A theme that has run through many of my posts for the past 8 years is the importance of administrators and teacher leaders changing themselves before trying to change others.
This post from February 2013 makes a succinct case for that point of view. Next week’s post will talk more specifically about what those changes might be.
Change yourself first
One key to successful leadership is continuous personal change. Personal change is a reflection of our inner growth and empowerment. Empowered leaders are the only ones who can induce real change. —Robert Quinn
Important, lasting improvements in teaching, learning, and relationships in schools occur when leaders adopt new beliefs, deepen their understanding of important issues, and consistently speak and act in new ways. It is a common human tendency to see others’ shortcomings before noticing our own complicity in maintaining the status quo. It’s also human for leaders to believe that the primary barriers to change reside outside themselves. Leaders who understand these dynamics begin the change process by making significant and deep changes in themselves.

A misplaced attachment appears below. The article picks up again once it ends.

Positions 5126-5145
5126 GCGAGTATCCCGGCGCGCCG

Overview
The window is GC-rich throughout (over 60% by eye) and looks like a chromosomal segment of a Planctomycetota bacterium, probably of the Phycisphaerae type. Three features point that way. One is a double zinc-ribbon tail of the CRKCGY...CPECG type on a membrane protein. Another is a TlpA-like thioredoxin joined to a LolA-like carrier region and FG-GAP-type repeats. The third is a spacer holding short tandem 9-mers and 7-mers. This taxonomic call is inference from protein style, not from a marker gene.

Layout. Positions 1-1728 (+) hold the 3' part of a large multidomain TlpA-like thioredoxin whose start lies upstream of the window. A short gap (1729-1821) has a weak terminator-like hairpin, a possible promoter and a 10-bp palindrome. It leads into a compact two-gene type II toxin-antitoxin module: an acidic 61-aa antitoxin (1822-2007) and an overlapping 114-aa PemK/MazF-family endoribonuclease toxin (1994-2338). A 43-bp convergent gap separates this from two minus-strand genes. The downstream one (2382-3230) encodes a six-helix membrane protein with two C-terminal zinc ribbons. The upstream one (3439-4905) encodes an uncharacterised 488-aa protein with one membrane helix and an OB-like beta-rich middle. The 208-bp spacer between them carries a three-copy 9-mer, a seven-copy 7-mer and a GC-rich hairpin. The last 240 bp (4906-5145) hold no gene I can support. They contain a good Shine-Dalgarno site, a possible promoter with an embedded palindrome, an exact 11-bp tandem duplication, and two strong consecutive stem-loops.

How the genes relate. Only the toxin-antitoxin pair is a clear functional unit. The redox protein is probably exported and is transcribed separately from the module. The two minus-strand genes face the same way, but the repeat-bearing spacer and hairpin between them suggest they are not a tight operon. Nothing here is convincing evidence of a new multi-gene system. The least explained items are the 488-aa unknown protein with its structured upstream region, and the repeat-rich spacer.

Today I will reflect on an important school goal to determine a belief I want to modify, an understanding I want to deepen, a skill I would like to acquire, or a habit I want to develop.
[This “meditation” is the first of 180 (one for every day of the traditional school year) provided in Leadership 180: Daily Meditations on School Leadership.]